*The Ottawa Senators are still looking to push the Penguins to the brink in the Eastern Conference Finals, but it’s obviously going to be a difficult task for them.

*Don Cherry and Ron MacLean had their Coach’s Corner on Hockey Night in Canada this weekend, and tackled some hot topics like the Nashville crowd throwing a dead duck on the ice.

*Ryan Getzlaf addresses the fine from the NHL for using a vulgar slur on the ice, apparently aimed at nobody in particular according to the player.

*Here’s a set of statistics that effectively sums up the pathetic regular season put forth by the Colorado Avalanche.

*For something completely different: In an interesting rumor, the Mr. Robot show creator is apparently in talks on an Obi-Wan Kenobi standalone movie.

Krug steps up as Bruins stars go down

USA TODAY Sports Photo

Krug steps up as Bruins stars go down

The Bruins have managed to take three of a possible six points since Zdeno Chara went down in the third period of last week's comeback win over the Carolina Hurricanes, and they've done it completely without their top pairing since Charlie McAvoy has also been out all this time.

There are a number of factors behind the ability to withstand the injuries, of course, and the entire defense corps was stellar at both ends in the shutout win over Tampa Bay last weekend.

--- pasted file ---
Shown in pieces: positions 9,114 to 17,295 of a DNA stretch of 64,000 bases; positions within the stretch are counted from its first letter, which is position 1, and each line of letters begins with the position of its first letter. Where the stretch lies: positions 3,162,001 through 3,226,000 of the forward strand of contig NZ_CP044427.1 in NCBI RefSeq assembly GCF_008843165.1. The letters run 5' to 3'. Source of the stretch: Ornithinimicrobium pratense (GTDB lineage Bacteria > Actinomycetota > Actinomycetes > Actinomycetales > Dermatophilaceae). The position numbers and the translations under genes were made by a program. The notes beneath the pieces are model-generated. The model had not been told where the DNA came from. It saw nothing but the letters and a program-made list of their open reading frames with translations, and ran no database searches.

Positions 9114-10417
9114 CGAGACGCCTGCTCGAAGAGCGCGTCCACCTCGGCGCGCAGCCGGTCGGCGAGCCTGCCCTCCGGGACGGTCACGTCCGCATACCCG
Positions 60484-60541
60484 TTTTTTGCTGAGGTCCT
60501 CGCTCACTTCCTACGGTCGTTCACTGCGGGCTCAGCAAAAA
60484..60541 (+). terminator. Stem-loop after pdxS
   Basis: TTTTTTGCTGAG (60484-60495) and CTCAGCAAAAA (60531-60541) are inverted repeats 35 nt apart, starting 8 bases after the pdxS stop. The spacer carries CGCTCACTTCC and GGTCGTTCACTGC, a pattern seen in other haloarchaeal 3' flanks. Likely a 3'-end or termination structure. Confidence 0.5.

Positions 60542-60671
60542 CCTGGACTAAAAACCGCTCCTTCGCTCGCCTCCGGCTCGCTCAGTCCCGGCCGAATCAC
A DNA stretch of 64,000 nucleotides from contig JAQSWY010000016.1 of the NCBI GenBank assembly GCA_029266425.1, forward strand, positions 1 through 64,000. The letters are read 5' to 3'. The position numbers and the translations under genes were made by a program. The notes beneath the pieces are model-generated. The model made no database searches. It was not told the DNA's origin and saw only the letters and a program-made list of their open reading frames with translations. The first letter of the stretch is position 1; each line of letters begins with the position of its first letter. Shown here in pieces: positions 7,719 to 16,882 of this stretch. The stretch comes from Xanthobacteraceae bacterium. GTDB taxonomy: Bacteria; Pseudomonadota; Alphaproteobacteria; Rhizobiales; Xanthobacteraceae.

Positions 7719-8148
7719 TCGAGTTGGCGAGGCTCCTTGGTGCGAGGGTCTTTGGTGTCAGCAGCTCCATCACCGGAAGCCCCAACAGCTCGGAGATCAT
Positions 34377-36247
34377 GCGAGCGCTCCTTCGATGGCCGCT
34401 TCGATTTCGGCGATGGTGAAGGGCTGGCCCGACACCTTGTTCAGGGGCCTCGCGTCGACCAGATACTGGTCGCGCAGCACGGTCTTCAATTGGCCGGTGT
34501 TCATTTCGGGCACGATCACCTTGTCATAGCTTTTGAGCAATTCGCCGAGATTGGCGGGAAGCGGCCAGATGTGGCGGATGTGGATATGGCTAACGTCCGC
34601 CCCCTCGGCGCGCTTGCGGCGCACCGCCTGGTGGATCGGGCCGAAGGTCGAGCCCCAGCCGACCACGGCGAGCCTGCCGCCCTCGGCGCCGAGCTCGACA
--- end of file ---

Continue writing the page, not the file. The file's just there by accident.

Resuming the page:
But it's Torey Krug who's really stepped up his game. He had three assists and 15 shots on net in those three games, and was immense in the win over the Lightning.

Krug has surpassed the 50-point plateau for the second straight season, a major accomplishment for a defenseman who prides himself on his puck-moving and power-play work.

"You know, he has [stepped up]," coach Bruce Cassidy said of Krug, adding: "Torey is always going to get his numbers, but he's really added to it 5-on-5 . . . [It] was comforting to see that [without Chara and McAvoy] we shut out one of the best teams [in the NHL], at home, that was rested. You've got to take something out of that. It was one of 82 [games], but that was a real positive for our guys."

For Krug, the challenge of stepping up and being a leader in the team's time of need is the kind of thing he takes pride in responding to with an elevated level of play.